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I have seen a vector explanation of time dilation that our net velocity in space-time is the speed of light. Most of that velocity for slow spatial speeds is in the time dimension.

As you go faster in a spatial dimension, your speed in the time dimension reduces, because the net vector magnitude remains constant but the angle changes.

Are we really for practical purposes traveling forward at the speed of light in time?

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    $\begingroup$ You can say that we’re traveling forward in time at one second per second. Whether it is useful to say that is another question. To me, it seems merely tautological. $\endgroup$ – G. Smith Nov 11 at 0:25
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    $\begingroup$ Nothing moves in spacetime. The motion of a point-like particle in 3-D space is represented by a non-moving, infinitessimal thread (a.k.a., the particle's world line) in 4-D spacetime. $\endgroup$ – Solomon Slow Nov 11 at 1:35
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    $\begingroup$ "As you go faster in a spatial dimension, your speed in the time dimension reduces" - note that the time component of the four-velocity is $\gamma c \ge c$. $\endgroup$ – Alfred Centauri Nov 11 at 3:10
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    $\begingroup$ Possible duplicate of Why are objects at rest in motion through spacetime at the speed of light? $\endgroup$ – Aaron Stevens Nov 11 at 4:51
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    $\begingroup$ related: physics.meta.stackexchange.com/questions/12513/… $\endgroup$ – Ben Crowell Nov 11 at 23:33
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You, referring to yourself, always have a 4-velocity:

$$ u_{\mu} = (c, \vec 0) $$

which has:

$$ u_0 = c $$

Hence, moving through the time-direction at the speed of light. You can't move through space (otherwise, there would be a preferred frame in which you were not moving through space).

A moving observer that sees you moving through his definition of space at $\vec v $ sees your 4-velocity as:

$$ u'_{\mu} = \gamma(c, \vec v) $$

The magnitude is:

$$ ||u'_{\mu}|| = \frac{\sqrt{c^2-v^2}}{\sqrt{1-v^2/c^2}}=c $$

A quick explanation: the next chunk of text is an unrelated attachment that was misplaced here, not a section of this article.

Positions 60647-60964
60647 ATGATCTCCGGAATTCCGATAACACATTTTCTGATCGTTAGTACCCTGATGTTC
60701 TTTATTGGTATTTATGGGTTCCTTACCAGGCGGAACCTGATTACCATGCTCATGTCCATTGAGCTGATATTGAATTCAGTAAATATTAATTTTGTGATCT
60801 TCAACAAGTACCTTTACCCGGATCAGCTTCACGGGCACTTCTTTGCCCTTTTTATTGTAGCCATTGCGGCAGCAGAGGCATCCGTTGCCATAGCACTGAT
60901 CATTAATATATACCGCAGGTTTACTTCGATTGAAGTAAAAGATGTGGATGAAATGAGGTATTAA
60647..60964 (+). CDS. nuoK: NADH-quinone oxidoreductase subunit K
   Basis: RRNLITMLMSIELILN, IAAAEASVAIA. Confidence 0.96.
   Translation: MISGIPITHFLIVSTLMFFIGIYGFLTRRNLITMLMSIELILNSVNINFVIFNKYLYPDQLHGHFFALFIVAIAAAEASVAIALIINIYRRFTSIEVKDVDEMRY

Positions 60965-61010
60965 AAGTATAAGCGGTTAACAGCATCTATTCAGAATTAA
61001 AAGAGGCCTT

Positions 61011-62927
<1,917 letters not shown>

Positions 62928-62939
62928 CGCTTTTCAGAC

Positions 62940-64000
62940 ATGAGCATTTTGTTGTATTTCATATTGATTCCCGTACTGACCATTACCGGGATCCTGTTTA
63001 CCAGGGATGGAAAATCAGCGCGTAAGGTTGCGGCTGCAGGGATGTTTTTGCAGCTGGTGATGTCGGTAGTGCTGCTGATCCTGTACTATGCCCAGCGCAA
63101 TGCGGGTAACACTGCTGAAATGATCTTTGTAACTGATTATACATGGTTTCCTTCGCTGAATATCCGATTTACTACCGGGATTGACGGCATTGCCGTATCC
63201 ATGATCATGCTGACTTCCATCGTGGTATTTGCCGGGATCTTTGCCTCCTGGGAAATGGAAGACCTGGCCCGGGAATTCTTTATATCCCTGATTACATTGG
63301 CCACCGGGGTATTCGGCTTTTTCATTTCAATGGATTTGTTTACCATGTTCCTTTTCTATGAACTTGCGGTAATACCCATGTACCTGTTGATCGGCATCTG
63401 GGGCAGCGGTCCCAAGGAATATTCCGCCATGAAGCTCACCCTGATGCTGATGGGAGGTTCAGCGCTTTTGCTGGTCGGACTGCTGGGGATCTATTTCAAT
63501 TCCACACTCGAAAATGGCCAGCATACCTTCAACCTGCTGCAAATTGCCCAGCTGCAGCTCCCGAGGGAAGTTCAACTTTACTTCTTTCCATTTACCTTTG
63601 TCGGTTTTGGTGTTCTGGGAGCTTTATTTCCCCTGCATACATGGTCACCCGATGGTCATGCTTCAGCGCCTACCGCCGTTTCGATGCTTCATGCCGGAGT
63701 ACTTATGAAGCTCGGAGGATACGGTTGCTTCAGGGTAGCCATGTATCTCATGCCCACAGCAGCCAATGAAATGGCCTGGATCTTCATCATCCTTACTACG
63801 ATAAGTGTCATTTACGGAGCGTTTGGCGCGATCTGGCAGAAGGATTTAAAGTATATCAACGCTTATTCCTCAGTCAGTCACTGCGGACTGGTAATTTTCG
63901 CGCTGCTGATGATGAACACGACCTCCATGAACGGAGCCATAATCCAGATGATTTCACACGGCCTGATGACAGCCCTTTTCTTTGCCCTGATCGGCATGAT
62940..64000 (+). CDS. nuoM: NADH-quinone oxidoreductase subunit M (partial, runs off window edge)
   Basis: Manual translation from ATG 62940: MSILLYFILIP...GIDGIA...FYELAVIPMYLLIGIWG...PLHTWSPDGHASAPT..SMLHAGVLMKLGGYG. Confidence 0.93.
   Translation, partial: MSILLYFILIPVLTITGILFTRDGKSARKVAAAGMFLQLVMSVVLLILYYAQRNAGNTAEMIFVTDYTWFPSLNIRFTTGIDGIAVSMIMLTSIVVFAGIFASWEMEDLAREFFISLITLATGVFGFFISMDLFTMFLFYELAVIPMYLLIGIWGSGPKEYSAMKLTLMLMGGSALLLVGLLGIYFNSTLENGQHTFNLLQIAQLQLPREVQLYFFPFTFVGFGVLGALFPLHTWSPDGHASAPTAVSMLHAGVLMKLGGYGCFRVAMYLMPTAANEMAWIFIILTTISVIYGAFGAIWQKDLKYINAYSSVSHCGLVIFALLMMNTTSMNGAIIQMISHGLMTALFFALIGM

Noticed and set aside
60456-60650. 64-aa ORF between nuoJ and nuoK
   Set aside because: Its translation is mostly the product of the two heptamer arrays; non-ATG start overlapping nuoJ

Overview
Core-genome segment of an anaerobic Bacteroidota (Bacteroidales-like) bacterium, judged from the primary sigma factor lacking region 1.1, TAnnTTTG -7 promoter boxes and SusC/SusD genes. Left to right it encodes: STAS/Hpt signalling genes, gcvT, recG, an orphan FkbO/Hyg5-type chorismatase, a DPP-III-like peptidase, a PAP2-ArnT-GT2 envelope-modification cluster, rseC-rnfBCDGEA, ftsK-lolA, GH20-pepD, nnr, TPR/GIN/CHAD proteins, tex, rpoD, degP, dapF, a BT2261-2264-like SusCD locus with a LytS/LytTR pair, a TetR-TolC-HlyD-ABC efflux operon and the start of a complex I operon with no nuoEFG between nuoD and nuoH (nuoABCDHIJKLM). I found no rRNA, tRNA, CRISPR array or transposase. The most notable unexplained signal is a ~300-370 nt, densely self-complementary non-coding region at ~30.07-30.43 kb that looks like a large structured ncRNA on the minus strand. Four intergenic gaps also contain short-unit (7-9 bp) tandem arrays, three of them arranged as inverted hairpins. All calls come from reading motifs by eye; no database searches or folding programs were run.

and that observer sees your clock slowed by $\gamma$.

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    $\begingroup$ This doesn't seem to address the question in any way, and the question is in any case a duplicate. $\endgroup$ – Ben Crowell Nov 11 at 19:43
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For clarity of thought in the physics of distance, time and motion, one should be careful with words such as "moving", especially when people speak of "moving through time". The trouble is that this creates a confusion of two meanings of the word "moving". There is physical motion, when bodies have relative motion and two different worldlines have different slopes, and there is mathematical "motion" as one traces some line using a parameter. "Moving through time" is really the second type of "motion"; it is not physical motion at all, so it can only be assigned a physical speed by some sort of human convention.

If you insist on using the idea of "moving" forward in time, then the only "velocity" of such motion you can expect to find is one second per second. Each non-null worldline shows exactly one second of elapsed proper time per second of elapsed proper time. Of course it does. The practice of multiplying this by $c$ in order to convert it into a speed, so that it has the same physical dimensions of other velocities, is a human convention. Of course it gives the answer $c$. So this is why people say we are moving in time at the speed of light.

Now the velocity four-vector has a scalar invariant associated with it. Of course it does: so do all four-vectors. In the case of four-velocity the value of this scalar invariant is $c$. But does that mean that something is moving at the speed of light? Is that a useful way of expressing the situation? Lewis Carroll Epstein thought that this way of putting it helps us see why you can't have motion faster than light, and he thought it also provides a helpful intuition about time dilation. But I'm not sure if it really helps. The mathematics of four-vectors and invarients helps enormously, but the words we put around this mathematics ought to be well-chosen to express the physics precisely and helpfully. I'm not convinced that the idea of moving through time at light speed is of any help to any physical understanding.